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Chapter 8 - Using Seneca to read Aristotle

The curious methods of Buridan's Ethics

Published online by Cambridge University Press:  05 February 2013

Jon Miller
Affiliation:
Queen's University, Ontario
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Summary

In commenting on the works of Aristotle, most arts masters saw their task as two-fold, viz., that of explaining the littera or literal meaning of Aristotle's text, and then (usually in a separate work) of identifying and trying to resolve the philosophical questions raised by it. Seneca was an authority in moral philosophy and theology throughout the Latin West during the entire medieval period. The controversy to which John Buridan refers is one he narrated between Aristotle and Seneca on the question of whether happiness consists in the act or the mere possession of virtue. This chapter explores how Buridan use Senecan insight to perfect Aristotelian moral philosophy. Seneca should not be interpreted as saying that virtue cannot be increased or diminished no matter where it is found, but only virtue in its most perfect and complete state, which is wisdom.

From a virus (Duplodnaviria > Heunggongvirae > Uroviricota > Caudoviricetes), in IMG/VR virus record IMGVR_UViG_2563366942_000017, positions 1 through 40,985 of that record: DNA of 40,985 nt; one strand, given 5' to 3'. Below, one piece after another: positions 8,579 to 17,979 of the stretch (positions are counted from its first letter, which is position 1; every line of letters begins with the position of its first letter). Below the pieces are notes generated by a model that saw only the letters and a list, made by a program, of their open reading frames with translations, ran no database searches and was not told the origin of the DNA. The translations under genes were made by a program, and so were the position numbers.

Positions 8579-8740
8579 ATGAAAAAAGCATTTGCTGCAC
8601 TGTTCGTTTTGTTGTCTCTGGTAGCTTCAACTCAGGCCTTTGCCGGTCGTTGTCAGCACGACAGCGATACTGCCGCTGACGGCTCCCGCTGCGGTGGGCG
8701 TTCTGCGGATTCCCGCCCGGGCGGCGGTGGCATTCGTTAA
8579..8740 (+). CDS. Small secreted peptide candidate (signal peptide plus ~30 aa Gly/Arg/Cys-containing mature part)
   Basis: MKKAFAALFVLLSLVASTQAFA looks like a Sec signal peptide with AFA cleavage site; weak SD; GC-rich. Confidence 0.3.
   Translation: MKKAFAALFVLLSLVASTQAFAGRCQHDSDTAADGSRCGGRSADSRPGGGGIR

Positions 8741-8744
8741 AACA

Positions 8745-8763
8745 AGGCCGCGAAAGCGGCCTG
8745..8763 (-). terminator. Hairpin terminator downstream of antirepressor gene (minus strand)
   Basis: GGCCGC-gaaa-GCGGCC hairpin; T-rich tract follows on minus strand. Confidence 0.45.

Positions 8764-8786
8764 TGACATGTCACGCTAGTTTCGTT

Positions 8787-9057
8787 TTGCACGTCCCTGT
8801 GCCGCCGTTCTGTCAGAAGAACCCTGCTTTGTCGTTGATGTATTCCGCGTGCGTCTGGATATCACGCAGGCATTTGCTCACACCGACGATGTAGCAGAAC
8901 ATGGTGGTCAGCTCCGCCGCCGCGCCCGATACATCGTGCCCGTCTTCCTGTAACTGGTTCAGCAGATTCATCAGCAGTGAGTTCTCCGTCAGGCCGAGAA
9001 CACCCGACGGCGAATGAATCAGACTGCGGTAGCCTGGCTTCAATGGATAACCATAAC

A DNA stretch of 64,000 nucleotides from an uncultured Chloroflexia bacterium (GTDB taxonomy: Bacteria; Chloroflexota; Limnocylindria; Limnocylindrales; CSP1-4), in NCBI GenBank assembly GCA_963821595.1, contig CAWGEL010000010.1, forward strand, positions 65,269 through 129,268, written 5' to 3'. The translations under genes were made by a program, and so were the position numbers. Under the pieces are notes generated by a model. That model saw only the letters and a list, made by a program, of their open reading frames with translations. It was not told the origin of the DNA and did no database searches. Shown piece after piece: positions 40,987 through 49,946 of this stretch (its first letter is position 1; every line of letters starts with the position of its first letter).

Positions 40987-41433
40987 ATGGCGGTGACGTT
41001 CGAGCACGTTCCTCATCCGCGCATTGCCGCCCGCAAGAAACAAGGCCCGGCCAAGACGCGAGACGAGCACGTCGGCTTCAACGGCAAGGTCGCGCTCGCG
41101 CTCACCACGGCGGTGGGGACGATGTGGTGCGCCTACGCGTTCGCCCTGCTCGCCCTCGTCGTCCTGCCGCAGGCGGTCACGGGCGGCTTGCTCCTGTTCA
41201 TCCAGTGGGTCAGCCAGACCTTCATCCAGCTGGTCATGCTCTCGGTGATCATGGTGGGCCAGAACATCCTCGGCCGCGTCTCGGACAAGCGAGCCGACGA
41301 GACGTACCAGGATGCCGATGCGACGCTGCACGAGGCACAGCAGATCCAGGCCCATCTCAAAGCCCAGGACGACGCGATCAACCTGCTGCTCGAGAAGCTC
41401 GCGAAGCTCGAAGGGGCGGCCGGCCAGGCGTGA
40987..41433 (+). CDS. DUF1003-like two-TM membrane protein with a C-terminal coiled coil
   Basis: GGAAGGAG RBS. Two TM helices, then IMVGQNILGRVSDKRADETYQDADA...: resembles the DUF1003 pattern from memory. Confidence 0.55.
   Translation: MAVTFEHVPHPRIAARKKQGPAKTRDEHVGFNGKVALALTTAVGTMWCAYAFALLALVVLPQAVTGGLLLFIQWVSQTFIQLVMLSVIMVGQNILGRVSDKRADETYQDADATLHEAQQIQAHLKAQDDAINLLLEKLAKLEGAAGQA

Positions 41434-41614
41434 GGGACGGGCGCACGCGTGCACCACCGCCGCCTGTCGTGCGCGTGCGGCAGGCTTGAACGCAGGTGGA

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Publisher: Cambridge University Press
Print publication year: 2012

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